laboratory. Stellar red and blue shifts were, at this time, being used
to measure the relative motion of stars with respect to the Earth, a red
shift corresponding to motion away from Earth and a blue shift
corresponding to motion towards us. Hubble's data, interpreted in this
way, indicated that all the visible objects in the universe, on a
galactic scale, were rushing away from the Earth, with the rate of
departure being roughly proportional to the estimated distance, at least
for those objects close enough for their distance to be estimated.
Extrapolating the motion of these objects back in time, it was easy to
conclude that, at a time twenty to forty billion years in the past, all
the visible matter in the universe must have been concentrated in a very
small space.

The red shift observations led to much speculation about the possible
origin of the universe in a primeval fireball. The fact that this
universe age was roughly in line with the ages of rocks, which had been
obtained by totally different methods, caused scientists to take the
possibility of an explosive origin of the universe seriously. Finally,
George Gamow interpreted the available data in terms of Einstein's
general theory of relativity in such a way as to predict that, if the
universe had so originated, all space must now be filled with wave
energy remaining from that primordial event. He was able to describe the
spectrum which such energy would exhibit under this view of universe
origins. The theory became known as the big bang theory of universe
origins. While this work provided a logical framework for the theory,
there were alternative views held by other astrophysicists.

More than a decade after Gamow's prediction, a form of microwave
radiation was detected, impinging on the Earth almost equally from all
directions, with a spectrum somewhat like that which had been predicted.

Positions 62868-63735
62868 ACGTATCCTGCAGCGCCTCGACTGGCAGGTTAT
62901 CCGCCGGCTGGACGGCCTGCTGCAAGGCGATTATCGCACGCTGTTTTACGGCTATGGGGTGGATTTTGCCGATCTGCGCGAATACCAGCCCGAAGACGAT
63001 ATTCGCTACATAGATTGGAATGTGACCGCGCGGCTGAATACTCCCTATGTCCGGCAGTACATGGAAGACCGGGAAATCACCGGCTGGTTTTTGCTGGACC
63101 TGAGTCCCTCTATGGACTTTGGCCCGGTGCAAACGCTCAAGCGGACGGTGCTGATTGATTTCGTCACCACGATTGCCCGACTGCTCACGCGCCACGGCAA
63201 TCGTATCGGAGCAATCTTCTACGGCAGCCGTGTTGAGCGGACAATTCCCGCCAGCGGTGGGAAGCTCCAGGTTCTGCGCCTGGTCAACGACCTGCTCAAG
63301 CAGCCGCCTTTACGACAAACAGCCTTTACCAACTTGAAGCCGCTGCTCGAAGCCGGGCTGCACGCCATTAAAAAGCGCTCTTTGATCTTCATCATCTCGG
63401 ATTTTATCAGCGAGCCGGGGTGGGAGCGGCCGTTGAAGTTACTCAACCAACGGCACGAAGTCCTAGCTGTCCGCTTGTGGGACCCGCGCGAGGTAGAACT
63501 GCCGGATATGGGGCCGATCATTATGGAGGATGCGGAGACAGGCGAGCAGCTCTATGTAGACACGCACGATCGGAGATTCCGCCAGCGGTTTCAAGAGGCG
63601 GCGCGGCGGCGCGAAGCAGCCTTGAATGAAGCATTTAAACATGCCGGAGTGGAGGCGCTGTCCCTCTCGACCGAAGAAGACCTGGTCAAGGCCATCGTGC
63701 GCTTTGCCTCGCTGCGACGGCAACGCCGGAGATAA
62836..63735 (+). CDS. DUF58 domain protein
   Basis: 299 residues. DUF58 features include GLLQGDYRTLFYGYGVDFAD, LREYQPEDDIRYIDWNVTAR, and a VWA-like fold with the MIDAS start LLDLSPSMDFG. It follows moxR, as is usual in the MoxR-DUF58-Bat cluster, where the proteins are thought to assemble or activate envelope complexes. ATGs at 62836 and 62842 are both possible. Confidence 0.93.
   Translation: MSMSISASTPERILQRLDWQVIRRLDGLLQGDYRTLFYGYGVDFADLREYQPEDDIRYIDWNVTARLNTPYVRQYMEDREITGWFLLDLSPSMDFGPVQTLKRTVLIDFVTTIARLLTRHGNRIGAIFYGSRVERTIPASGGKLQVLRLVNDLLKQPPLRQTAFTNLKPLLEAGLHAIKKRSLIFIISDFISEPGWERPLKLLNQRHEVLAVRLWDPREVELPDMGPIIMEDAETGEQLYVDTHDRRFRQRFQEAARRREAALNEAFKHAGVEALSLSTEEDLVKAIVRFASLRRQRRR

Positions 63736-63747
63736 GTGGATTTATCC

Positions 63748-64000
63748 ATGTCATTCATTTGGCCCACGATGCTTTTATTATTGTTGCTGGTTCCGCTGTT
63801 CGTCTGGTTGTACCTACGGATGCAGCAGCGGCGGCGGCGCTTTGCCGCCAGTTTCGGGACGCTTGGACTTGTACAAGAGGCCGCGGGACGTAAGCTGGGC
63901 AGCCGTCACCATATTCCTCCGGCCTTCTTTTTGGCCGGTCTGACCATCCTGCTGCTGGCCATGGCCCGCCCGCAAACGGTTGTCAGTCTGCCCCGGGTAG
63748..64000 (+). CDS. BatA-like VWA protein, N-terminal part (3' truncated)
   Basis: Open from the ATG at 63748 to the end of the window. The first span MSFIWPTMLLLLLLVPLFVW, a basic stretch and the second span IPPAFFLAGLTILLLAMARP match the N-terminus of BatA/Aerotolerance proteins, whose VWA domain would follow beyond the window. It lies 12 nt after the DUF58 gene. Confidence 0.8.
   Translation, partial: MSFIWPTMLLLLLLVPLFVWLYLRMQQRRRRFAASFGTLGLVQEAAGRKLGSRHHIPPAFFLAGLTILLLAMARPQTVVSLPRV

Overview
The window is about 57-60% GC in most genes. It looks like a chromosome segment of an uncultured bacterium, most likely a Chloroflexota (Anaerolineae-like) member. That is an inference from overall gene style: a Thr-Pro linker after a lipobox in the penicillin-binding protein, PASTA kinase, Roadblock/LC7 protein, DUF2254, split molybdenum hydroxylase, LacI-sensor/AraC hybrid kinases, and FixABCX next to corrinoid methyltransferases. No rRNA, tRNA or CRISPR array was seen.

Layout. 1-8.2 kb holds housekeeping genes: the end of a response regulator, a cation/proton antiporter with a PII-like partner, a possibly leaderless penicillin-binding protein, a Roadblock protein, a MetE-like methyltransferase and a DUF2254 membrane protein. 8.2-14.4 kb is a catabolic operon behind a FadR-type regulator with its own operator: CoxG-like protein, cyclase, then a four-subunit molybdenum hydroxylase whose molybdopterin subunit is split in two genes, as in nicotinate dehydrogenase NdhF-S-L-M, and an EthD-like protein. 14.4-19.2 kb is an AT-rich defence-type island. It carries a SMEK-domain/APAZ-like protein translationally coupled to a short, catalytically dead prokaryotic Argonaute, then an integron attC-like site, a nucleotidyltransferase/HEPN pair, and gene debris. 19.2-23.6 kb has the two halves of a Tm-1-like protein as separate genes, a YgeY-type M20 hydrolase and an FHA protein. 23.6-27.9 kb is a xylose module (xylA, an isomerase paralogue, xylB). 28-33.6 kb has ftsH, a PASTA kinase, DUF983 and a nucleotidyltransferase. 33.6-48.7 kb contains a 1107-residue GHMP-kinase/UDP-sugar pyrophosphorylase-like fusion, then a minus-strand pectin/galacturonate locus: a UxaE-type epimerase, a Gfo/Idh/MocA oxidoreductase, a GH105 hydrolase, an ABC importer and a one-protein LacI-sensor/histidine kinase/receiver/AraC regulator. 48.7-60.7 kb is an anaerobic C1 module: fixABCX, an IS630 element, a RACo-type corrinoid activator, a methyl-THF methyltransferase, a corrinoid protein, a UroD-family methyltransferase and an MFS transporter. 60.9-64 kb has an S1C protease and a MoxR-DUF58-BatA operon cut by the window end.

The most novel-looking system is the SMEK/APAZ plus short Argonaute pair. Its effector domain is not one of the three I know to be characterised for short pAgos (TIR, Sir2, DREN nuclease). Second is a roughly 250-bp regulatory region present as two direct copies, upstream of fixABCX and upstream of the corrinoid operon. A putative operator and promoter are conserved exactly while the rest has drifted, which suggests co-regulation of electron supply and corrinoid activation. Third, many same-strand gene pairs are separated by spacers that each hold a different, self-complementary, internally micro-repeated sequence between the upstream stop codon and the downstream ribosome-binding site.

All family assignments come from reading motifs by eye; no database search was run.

This discovery was interpreted as confirming the big bang theory. The
importance of this evidence was greatly magnified by the fact that it
confirmed a prediction which had been made in advance of its discovery.
Had the microwave background radiation been known at the time of Gamow's
formulation, it would have had much less psychological impact on
acceptance of the theory. While I have explained the origins of this
theory to emphasize the weakness of the logic which supports it, in
fairness I should point out that the evidence for the big bang is as
strong or stronger than that for many other astrophysical theories which
are much less controversial.

How are we to understand the cosmology of The URANTIA Book in the light
of this information? We could say the book is wrong. This is a bit much
to swallow, since there are so many parts of the text which would be
affected. Naturally, then, we will seek to see what could be wrong with
the big bang theory. Any reexamination must be based on how the actual
observational data have been interpreted. The mathematics of the big
bang are correct, given the assumptions on which the theory is based.
The data pertaining to the age of the Earth is irrelevant to the
examination, since it is in general agreement with the origin of the
Earth as depicted in the book. In addition, the cosmic background
radiation appears to be mentioned in the book as the product of forces
and energies local to Urantia, as well as the free space presence of the
Unqualified Absolute. The rough match between the predicted and observed
radiation is not good enough to make this a significant issue. The real
problem is the cosmological interpretation of the red shift.

There is probably no uncorroborated theory of astronomy more firmly and
dogmatically accepted by mainstream astronomers than the origin of the